Oyster (company)

From Wikipedia, the free encyclopedia
Jump to: navigation, search
Oyster
Oyster logo
Oyster product screenshot — home
Type Private
Headquarters New York City, New York, United States
Industry Publishing
Website www.oysterbooks.com
Alexa rank Positive12,656 (January 2014)[1]
Launched 6 September 2013

Oyster is an ebook subscription service application available for Apple iOS, Android, and Kindle Fire, with over 500,000 books in its digital library.

History[edit]

The company was founded in 2012 by Eric Stromberg, Andrew Brown, and Willem Van Lancker, and is headquartered in New York City, NY. In October 2012, Oyster received $3 million in seed funding led by Founders Fund, a San Francisco based venture capital firm founded by Peter Thiel and Ken Howery.[2] On January 14, 2014, Oyster announced a $14 million funding round, led by Highland Capital Partners.[3]

Oyster launched on September 5, 2013, opening paid access via invitations available on a first-come, first-served basis. Common early criticisms included limited content and lack of multiplatform support, but its reading experience and design were widely praised. Within ten days, users had read over a million pages.[4]

On October 16, 2013, Oyster launched support for the iPad.[5] The company also removed invitations as a requirement to join, and offered a 30-day free trial to all new users. Along with an iOS app redesign, the website additionally allowed for browsing of curated book lists.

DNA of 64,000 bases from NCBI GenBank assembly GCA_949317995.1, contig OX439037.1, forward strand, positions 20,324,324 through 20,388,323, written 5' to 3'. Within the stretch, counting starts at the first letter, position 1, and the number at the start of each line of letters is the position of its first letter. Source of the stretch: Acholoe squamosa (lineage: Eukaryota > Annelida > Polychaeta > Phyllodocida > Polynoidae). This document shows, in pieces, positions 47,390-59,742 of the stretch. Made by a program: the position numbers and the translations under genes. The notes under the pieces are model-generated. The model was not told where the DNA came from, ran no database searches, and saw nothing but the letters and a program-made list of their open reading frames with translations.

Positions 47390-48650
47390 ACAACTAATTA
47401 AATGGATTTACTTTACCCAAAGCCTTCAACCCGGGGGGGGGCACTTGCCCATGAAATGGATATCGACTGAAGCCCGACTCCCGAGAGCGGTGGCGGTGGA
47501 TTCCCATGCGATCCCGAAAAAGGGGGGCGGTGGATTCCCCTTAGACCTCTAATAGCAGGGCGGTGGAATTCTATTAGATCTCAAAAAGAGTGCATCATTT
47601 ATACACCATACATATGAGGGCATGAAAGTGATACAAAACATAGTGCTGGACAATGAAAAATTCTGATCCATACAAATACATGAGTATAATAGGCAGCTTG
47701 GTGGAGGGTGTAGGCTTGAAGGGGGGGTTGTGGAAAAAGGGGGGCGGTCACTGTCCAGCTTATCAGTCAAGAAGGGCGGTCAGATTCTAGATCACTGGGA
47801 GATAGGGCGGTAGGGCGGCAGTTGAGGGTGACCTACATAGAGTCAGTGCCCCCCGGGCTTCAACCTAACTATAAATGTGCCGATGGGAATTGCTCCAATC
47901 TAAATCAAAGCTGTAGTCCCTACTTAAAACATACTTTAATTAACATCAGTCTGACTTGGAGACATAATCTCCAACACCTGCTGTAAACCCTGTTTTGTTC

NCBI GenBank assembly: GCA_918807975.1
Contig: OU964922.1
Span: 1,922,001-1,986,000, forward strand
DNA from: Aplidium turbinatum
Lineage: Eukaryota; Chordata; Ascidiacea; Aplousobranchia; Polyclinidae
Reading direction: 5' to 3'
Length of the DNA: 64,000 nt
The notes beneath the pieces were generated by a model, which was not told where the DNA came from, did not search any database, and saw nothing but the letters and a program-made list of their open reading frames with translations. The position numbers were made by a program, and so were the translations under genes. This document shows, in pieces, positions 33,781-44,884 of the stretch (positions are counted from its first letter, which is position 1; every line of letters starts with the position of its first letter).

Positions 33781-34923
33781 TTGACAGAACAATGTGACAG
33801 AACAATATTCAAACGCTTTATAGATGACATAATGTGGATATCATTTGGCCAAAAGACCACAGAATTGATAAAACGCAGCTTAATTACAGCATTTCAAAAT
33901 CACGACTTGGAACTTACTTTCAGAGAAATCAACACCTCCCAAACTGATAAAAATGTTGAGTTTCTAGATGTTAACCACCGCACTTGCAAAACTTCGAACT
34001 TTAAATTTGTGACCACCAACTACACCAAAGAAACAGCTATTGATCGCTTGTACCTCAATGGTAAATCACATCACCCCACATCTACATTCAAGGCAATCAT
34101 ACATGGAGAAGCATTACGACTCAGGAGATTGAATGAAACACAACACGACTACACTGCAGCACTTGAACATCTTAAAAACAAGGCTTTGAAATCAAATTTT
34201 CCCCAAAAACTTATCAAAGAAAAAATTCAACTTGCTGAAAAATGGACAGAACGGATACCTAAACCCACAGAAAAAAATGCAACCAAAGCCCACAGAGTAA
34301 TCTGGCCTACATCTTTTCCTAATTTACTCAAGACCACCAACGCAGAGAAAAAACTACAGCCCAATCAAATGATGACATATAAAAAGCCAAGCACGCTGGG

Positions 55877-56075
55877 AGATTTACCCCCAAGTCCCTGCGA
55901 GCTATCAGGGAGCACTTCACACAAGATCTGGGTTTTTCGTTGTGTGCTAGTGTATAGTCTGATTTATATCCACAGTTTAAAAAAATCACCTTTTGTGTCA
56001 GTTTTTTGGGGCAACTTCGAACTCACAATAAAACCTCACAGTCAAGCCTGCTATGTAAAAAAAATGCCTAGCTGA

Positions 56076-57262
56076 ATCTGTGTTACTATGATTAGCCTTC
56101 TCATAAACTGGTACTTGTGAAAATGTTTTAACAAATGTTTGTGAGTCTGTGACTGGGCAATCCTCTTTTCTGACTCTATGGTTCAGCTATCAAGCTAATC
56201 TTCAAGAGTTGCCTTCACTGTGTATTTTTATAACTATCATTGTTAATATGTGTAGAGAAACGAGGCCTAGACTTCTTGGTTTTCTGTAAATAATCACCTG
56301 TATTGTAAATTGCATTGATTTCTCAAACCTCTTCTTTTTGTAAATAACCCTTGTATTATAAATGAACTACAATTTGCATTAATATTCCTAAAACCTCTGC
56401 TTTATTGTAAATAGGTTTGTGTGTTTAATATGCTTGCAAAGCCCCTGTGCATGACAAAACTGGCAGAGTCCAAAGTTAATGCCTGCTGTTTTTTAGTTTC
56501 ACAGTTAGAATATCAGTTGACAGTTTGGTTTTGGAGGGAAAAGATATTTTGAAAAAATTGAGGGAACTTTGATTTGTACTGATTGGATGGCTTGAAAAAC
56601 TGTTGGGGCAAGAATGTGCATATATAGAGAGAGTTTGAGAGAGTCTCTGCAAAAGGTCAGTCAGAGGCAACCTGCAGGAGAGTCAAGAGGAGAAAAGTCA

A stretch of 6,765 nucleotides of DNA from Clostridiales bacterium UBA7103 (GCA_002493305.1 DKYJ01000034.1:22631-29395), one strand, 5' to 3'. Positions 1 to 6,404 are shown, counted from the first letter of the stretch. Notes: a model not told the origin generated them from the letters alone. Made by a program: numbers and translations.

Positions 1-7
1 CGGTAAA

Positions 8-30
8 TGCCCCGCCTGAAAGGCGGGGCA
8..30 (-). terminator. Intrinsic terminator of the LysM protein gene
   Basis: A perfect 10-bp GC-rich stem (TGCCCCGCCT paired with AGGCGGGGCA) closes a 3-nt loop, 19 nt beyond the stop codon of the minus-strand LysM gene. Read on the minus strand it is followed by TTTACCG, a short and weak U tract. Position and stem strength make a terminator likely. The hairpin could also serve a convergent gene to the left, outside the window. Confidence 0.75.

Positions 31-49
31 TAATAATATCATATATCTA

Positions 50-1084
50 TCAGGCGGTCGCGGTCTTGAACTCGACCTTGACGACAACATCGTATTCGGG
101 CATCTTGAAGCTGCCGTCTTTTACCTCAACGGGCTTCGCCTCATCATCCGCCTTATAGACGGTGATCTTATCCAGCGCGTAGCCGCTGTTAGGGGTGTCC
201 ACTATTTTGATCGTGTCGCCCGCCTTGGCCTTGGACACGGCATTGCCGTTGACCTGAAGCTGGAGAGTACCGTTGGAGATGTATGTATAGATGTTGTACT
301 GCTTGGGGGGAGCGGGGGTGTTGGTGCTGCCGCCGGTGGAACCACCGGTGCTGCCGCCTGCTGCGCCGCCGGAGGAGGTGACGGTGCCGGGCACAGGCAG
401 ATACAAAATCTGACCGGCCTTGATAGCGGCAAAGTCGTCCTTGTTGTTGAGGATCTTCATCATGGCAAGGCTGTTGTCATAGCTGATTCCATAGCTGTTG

In June 2014 the company expanded its services to Android and Kindle Fire devices.

Features[edit]

Oyster offers several different reading modes, access to over 500,000 titles, and book recommendations from its editorial staff. Users can also take advantage of highlighting and notes features and share their activities with friends using the platform.

Content[edit]

HarperCollins is the only Big Five publisher that has titles available through Oyster, but a number of smaller presses have distributed their works to their service including Perseus and Houghton Mifflin Harcourt.

Smashwords, a self-publishing platform, also distributes to Oyster. They would appear to be the primary publisher of works available on Oyster.

Carolyn Reidy, CEO of Simon & Schuster, told a panel at Digital Book World in 2014 that the publisher had not signed up over "unresolved questions about how to avoid devaluing books and cannibalizing sales."[6]

Oyster offers titles from over 1,600 publishers.

Data Collection[edit]

The New York Times reported that Oyster and Scribd were among new ebook platforms which collected data on users' reading habits.[7]

Critical Reception[edit]

Reviews of Oyster from tech outlets have been largely positive. Wired described the design as "gorgeous"[8] and PandoDaily said the app "makes Amazon look old." [9]

Some have been skeptical, though. The New Yorker's Ian Crouch wrote that the app "takes its name from a line in “The Merry Wives of Windsor” (“the world’s mine oyster,” spoken, incidentally, by a thief)" in a review that called the app's features "unsettling." [10]

References[edit]